PARKING....Matt Yglesias suggests that conservatives ought to apply free market thinking to issues of urban development:
To my way of thinking an enormous amount of good could be done if conservatives were more interested in applying really basic free market principles to transportation policy. For example, why not allow developers to build as much or as little parking as they want to build when they launch a new development? Why not charge market rates for curbside parking on public streets? How about fewer restrictions on the permitted density of development? Why not reduce congestion on the most-trafficked roads through market pricing of access?
Well, sure. Actually, though, I think conservatives are generally fairly open to the idea of letting developers do whatever they want just on general pandering-to-business-interests grounds. The problem is that the public tends to be rabidly opposed to this kind of thing, and nobody who proposes it has a chance of getting elected (or reelected). So discretion ends up becoming the better part of valor.
Of course, there's also a chicken and egg problem here. You really can't build enormous apartment complexes with little or no parking if everyone who lives in the area owns a car. Nobody will rent your apartments if they can't park their cars, after all. Mass transit is the obvious answer to this, but it's still the case that no one will rent your apartment unless transit is so good that they can ditch their car entirely and therefore don't need a parking place. But in most places mass transit is nowhere near that good, so parking spaces continue to be needed. But as long parking spaces are freely available, the pressure to improve mass transit remains minimal.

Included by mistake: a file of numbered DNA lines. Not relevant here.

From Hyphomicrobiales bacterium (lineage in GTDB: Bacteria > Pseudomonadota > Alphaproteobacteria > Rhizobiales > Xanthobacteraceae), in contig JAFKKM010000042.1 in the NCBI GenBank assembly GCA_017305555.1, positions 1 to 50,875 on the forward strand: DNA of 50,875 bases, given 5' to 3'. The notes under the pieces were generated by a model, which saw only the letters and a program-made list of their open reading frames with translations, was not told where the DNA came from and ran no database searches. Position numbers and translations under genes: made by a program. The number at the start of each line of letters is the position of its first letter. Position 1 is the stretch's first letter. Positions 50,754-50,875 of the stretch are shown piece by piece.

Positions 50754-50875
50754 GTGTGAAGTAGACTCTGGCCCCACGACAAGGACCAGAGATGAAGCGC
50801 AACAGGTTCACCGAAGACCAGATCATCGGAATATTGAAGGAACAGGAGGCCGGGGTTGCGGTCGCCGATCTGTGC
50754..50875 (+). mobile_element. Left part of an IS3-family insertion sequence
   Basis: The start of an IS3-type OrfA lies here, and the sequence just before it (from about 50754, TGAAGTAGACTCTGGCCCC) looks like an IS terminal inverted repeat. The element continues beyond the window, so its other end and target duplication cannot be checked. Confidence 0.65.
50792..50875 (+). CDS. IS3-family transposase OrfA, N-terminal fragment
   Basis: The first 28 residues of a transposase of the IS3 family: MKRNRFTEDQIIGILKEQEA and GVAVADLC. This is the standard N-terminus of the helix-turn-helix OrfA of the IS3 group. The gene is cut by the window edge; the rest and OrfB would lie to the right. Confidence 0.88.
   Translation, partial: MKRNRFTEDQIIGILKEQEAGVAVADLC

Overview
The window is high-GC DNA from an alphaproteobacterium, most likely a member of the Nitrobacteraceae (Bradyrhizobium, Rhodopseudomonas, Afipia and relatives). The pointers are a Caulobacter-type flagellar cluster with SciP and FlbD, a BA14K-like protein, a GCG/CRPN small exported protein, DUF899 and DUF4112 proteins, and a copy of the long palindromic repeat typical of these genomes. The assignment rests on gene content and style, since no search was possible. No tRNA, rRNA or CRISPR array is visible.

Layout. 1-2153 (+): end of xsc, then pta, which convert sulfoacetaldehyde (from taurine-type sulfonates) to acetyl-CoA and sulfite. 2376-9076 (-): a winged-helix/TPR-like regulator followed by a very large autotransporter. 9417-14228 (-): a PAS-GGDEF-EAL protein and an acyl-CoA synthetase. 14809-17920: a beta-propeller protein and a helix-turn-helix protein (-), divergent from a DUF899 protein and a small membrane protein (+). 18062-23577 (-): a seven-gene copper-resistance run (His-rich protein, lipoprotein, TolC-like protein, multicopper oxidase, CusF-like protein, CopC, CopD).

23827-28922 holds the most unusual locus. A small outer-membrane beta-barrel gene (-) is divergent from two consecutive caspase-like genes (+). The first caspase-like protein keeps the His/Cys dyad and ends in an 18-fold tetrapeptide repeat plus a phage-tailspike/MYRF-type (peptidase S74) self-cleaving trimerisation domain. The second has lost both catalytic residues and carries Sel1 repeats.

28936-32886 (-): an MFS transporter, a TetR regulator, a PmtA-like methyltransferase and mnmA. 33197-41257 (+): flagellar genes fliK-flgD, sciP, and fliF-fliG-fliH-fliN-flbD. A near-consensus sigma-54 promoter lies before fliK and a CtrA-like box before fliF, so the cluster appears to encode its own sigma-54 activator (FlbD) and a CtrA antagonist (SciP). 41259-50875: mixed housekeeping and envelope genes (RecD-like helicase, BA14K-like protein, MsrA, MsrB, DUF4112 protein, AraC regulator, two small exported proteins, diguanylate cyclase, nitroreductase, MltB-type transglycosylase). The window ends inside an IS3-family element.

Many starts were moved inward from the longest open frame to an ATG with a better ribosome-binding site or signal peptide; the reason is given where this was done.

What to do? Cities have some pretty good options for improving transit, along with a populace that's less car crazy than the rest of the country, but they usually have huge budgetary constraints. Suburbs and rural areas, conversely, sometimes have the money but seem hopelessly distant from any kind of reasonable solution in anything but the longest term. Here in Orange County, for example, you'd almost literally have to bulldoze the entire place and build anew to get even close to the density you'd need for a decent mass transit system to work.
Maybe motor scooters are the answer. If we all owned one car and one little Vespa out here in suburbia, instead of two cars, we could start cutting back on parking spaces gradually and save gasoline in the process. An electric Vespa with 30 or 40 miles of range on a charge would be even better. Maybe development of a Volt-based scooter ought to be a condition for a GM bailout.
Might not be very popular outside the warm weather south, though. Any other ideas?